Father, Son, Mother, Lover

The latest song that we’ve started recording is titled ‘Father, Son, Mother, Lover’. Once again, it is a song that I wrote a few years ago and have recorded in rudimentary demo form. However, I wanted to record a more definitive version and thought it would fit nicely on this EP as it’s a song that I am proud of and has some lyrical similarities to ‘Baby’.

This is a finger-picked based song which was a challenge to keep in time as it’s quite a quick part to play. On the original demo I hadn’t worried about this but I wanted to make sure this one was in time which meant using a loop rather than recording the same part multiple times. I normally would want to have a fully recorded take but the loop seemed the best option in this case and we managed to get it to flow well. (LO1). I would say that the influence of this song is ‘The Beatles’ once again and in particular their low-key simplistic songs that were included on ‘The White Album’ of 1968. Songs such as ‘Blackbird’, ‘Julia’ and ‘Mother Nature’s Son’ feature finger-picked guitars and were themselves influenced by the travis picking style that ‘Donovan’ showed them whilst in India (LO3). I also included a new intro to the song that I believe pays homage to ‘Blackbird’ in the way if plays what are known as ‘broken’ chords as you only play some of the notes .


I also added a harmony guitar part in the style of ‘Mother Nature’s Son’ towards the end of the song which wasn’t present on the original demo (LO1). This also slightly changed the harmonic structure of the song as I played minor notes over what was before essentially a one-chord song (it’s based on playing around a D major chord with little variations). A final guitar part consisted of a echo-laden slide guitar line which was placed at the end of the song. I didn’t have this part in mind when originally writing or recording it but happened to have my glass-bottle slide on me that day. I used a heavy amount of hall reverb to give the song an atmospheric nature towards the end. This was recorded in the style of ‘Automatic for the People’ which features a lot of atmospheric, ethereal parts including slide guitar (LO3).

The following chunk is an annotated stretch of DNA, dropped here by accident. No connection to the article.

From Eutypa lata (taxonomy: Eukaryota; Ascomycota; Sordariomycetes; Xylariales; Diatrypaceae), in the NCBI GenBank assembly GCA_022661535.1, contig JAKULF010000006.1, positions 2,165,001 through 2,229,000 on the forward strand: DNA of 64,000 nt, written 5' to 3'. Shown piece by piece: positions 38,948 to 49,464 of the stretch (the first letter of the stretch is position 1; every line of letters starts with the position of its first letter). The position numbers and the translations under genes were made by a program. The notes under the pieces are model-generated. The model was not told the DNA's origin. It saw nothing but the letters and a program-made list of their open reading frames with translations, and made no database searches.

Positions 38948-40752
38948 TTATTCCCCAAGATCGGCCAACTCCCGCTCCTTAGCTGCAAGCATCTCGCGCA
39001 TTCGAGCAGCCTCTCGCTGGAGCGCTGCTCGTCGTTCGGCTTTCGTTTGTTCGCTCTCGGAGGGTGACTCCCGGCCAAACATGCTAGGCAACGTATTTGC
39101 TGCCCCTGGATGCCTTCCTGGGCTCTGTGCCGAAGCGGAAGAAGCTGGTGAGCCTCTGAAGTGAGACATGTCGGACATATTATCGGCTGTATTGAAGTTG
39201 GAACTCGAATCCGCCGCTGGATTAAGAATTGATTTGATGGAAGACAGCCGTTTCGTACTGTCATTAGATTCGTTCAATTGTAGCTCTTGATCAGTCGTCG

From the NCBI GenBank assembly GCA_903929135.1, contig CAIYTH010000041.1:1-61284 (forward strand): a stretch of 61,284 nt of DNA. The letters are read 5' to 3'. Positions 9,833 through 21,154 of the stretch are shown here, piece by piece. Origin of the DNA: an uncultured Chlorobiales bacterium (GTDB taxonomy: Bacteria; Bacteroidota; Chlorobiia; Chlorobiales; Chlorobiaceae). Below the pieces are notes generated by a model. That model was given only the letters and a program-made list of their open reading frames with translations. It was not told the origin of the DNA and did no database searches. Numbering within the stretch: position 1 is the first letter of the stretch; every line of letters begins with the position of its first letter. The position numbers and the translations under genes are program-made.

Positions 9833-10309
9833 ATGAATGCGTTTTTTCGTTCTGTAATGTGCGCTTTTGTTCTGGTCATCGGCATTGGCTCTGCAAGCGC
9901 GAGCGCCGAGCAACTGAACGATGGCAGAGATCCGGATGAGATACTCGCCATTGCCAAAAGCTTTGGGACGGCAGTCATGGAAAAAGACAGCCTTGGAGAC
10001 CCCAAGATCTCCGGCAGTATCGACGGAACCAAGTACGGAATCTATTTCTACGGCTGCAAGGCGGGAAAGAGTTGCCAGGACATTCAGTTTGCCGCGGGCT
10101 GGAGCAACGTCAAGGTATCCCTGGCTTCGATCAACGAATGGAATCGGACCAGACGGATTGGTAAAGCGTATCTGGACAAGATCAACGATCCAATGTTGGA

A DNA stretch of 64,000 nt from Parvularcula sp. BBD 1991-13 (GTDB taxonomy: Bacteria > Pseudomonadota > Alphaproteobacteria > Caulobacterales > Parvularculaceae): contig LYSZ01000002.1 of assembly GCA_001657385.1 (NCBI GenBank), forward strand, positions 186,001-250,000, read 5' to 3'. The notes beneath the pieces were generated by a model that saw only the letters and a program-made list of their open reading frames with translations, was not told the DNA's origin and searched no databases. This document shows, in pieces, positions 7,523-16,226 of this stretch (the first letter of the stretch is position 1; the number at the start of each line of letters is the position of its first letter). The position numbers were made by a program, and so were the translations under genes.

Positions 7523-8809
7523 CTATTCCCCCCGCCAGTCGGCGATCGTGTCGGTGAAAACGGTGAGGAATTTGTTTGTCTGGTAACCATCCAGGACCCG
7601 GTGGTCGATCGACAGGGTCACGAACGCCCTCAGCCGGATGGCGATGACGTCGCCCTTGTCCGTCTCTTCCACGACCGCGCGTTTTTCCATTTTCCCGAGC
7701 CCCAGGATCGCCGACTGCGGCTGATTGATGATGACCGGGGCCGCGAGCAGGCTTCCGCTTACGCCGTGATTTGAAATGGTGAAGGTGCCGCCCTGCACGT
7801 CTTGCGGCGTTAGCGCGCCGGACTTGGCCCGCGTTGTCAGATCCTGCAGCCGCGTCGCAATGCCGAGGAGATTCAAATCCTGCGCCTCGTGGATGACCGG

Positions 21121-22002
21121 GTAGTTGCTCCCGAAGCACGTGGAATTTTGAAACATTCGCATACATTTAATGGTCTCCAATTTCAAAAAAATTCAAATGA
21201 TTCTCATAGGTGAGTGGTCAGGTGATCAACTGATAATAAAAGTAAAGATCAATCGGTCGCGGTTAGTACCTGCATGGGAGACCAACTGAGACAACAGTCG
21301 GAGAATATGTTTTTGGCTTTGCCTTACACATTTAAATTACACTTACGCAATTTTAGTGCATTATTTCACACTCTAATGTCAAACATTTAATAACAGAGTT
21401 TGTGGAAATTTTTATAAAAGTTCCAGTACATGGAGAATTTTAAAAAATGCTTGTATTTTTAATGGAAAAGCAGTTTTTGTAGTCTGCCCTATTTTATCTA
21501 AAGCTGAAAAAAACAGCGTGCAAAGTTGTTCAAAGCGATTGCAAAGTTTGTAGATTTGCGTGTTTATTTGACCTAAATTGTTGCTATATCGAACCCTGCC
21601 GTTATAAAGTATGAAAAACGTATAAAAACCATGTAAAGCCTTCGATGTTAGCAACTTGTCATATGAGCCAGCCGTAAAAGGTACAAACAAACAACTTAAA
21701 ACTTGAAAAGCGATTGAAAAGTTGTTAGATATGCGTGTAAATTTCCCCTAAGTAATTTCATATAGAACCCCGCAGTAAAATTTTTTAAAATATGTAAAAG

Another few additions were made to the song in the next session we had for it. One of these was a mandolin part which plays a descending tremolo part on the refrain of the song. I recorded two lines for the song, to make a harmonious melody that actually mirrored the vocal lines in their notes. They were recorded with a pair AKG C414’s, resulting in 4 mandolin tracks in total. The distance from the instrument was carefully thought out and reflected the research we had put into it which states that a microphone should be placed ‘approximately 10 inches away’ from the instrument. http://blog.audio-technica.com/basic-recording-techniques-capturing-the-mighty-mandolin/ (LO1) The inclusion of the mandolin was inspired once again by R.E.M. who used it extensively in the 1990s on songs such as ‘Losing my Religion’ and ‘You Are the Everything’ (LO3). The playing style on those songs differs from that of my style as Peter Buck plays more chord-based parts whereas I am playing a tremolo-infused part more reminiscent of ‘If You See Her, Say Hello’ from ‘Blood on the Tracks’ by Bob Dylan.